In court papers, the government argued that Lamberth’s order would weaken security at the U.S. Navy base in Cuba by making it harder to prevent smuggling of contraband. And it said that the ruling went where no other court has gone before.

“For the first time to the government’s knowledge, a federal court has restricted a military commander from implementing routine security procedures at a detention facility holding enemy forces, notwithstanding the universally recognized need for the maintenance of discipline and order in those facilities,” the government wrote in its motion with the appeals court.

Military judge rules not to delay Fort Hood shooting suspect’s trial, set to begin Aug. 20

FORT HOOD, Texas — A military judge ruled Friday against delaying the trial of the Fort Hood shooting suspect, an Army psychiatrist who remains banned from the courtroom because his beard violates Army regulations.

Maj. Nidal Hasan’s trial will proceed as scheduled, beginning on Aug. 20. Defense attorneys wanted the trial moved to December, saying they needed more time to prepare.

But the judge, Col. Gregory Gross, said the defense already had plenty of time. Prosecutors had indicated they were ready for trial last fall, but the court-martial was set for March and postponed first to June and then August — all at the request of the defense team.

New York Times Says Running Pam Geller’s Anti-Islam Ad Could Put Lives In Danger

The New York Times found itself at the center of a controversy on Thursday over its refusal to immediately run an anti-Islam ad.

Fox News and the Daily Caller ran stories questioning whether the Times’ decision to indefinitely delay publishing ad was a sign the paper had a religious double-standard.

The articles note that the Times previously ran an anti-Catholic ad that, among other things, said faith in the religion was misplaced, “after two decades of sex scandals involving preying priests, church complicity, collusion and cover-up going all the way to the top.”

But when Stop Islamization of America director Pamela Geller asked to run a paid advertisement with a similar style and anti-Islam message, the Times refused, at least for now, telling Geller that “the fallout from running this ad now could put U.S. troops and/or civilians in the [Afghan] region in danger.”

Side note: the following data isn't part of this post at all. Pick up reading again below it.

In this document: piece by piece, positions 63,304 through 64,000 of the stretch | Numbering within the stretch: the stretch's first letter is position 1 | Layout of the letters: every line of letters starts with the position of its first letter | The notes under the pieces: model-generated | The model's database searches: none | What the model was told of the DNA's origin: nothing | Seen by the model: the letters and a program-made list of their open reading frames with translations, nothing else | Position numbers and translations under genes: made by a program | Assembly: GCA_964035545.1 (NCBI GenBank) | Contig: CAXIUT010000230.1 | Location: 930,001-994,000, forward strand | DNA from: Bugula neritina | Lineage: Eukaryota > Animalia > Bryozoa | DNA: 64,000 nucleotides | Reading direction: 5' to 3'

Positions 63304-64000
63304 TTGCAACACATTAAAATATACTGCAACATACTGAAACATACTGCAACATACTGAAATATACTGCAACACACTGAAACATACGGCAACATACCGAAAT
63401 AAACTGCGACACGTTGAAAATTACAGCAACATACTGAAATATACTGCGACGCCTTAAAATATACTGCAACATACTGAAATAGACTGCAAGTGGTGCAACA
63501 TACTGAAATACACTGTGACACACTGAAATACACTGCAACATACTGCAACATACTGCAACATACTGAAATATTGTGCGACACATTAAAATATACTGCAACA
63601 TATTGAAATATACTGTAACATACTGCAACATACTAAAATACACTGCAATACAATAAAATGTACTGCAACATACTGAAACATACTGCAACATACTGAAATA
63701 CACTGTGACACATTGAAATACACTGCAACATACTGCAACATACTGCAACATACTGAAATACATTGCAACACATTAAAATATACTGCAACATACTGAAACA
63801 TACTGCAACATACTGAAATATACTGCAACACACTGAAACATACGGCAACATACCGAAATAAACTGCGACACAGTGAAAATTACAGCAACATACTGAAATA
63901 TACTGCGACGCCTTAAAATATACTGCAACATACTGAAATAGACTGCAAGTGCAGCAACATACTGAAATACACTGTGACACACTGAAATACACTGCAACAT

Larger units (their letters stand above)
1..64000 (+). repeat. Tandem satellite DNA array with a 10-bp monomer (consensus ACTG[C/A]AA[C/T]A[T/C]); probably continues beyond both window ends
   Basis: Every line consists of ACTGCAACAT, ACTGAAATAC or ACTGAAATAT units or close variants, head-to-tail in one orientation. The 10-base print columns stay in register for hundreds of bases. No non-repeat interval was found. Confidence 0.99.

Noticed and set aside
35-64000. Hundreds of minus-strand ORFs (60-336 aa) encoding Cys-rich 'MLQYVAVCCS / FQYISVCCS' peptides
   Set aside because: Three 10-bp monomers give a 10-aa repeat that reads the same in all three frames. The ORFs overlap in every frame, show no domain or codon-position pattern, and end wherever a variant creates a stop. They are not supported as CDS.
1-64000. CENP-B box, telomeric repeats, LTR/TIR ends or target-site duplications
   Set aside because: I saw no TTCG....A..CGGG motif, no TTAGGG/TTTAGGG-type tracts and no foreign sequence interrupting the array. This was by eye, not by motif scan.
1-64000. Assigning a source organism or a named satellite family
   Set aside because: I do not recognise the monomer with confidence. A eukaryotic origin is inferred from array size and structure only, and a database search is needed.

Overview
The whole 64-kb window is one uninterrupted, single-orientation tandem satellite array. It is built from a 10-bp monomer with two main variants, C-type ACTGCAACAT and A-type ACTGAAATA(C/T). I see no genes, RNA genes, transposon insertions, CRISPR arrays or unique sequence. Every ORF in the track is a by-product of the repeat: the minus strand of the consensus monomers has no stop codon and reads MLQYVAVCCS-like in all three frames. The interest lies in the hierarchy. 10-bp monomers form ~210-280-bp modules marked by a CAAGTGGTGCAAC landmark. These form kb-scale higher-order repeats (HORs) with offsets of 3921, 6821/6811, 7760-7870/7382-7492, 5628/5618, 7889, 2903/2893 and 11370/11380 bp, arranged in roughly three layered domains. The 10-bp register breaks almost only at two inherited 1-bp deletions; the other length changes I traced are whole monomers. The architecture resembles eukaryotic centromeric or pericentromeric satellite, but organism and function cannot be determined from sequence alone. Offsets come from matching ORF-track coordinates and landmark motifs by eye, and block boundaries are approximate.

But the Times didn’t shut the door to running the ad altogether.

Geller told the Daily Caller she doubts the Times will ever run the ad because, in her words, “when is it ever a good time to blaspheme under the Sharia?”

Mediaite isn’t buying the Times’ argument either.

“The bottom line is that both ads are terrible, and justifying that it’s safer to bash one religion over another is a tactless approach on the Times’s part,” Mediaite wrote.

Cologne’s New Central Mosque on the News Again

28./ 29.10.2011

The construction and architecture of the new Central Mosque in Cologne has yet again led to some controversial debate (previously reported in July 2011); yet, this time the argument is between the German Muslim organization DITIB, which is responsible for the construction of the mosque, and its architect, Paul Böhm. During a press conference last Thursday, DITIB representatives criticized Böhm’s work and accused him of not having fulfilled his responsibilities properly. Official construction experts had found more than 2,000 faults in the preliminary building work, which may now effectively double the costs of the construction. As a consequence, DITIB fired the architect, who rejects DITIB’s accusations and is hoping to find a compromise to complete the mosque’s construction. To settle the argument and clarify responsibilities for the construction deficits, the building process might have to be stopped, which would lead to another delay in the completion of the mosque.

Man accused in soldier’s death granted trial delay

LITTLE ROCK, Ark. — A judge has granted a delay in the murder trial of Abdulhakim (ahb-DOOL’ hah-KEEM’) Muhammad, the man who says his impulse to avenge the death of Muslims at American hands led him to kill a soldier at a Little Rock military recruiting center.

Tackling Islamophobia

5 December 2010
In this op-ed, Robert Lambert calls on the long-overdue proper debate on anti-Muslim violence and intimidation:
“The new all-party parliamentary group investigating Islamophobia will need to encourage the coalition government to tackle anti-Muslim violence and intimidation as a matter of urgency. Too many victims have suffered in silence and without remedy since the phenomenon became widespread after 9/11 to allow even a day’s delay.
The violence – ranging from murder, grievous bodily harm, petrol bombings, political violence through to death threats and vandalism – has remained largely hidden and unremarked outside of the communities where it occurs for the best part of a decade.
What motivates the violence? Just as a minority of journalists feel licensed to denigrate Muslims in a way they would not dream of doing to any other faith or ethnic minority community so too a minority of gangs and individuals commit violence against Muslims and their places of worship and congregation in the mistaken but often honestly held belief that they are attacking ‘Muslim terrorists’ or ‘extremists’. Invariably this motivation can be traced back to influential media commentators and politicians – not solely to the British National Party and the English Defence League. (…)”

National Front called to remove its “Anti-Islamism” posters

The National Front has been ordered to remove its “No to Islamism” posters distributed by the youth movement of the French political party because they were deemed “provocative of a sentiment of rejection and animosity” and aimed at “youth who are easily influenced”. The National Front must remove all traces of the posters within 24 hours of the judgment, with a fine of 500 Euros per day of delay.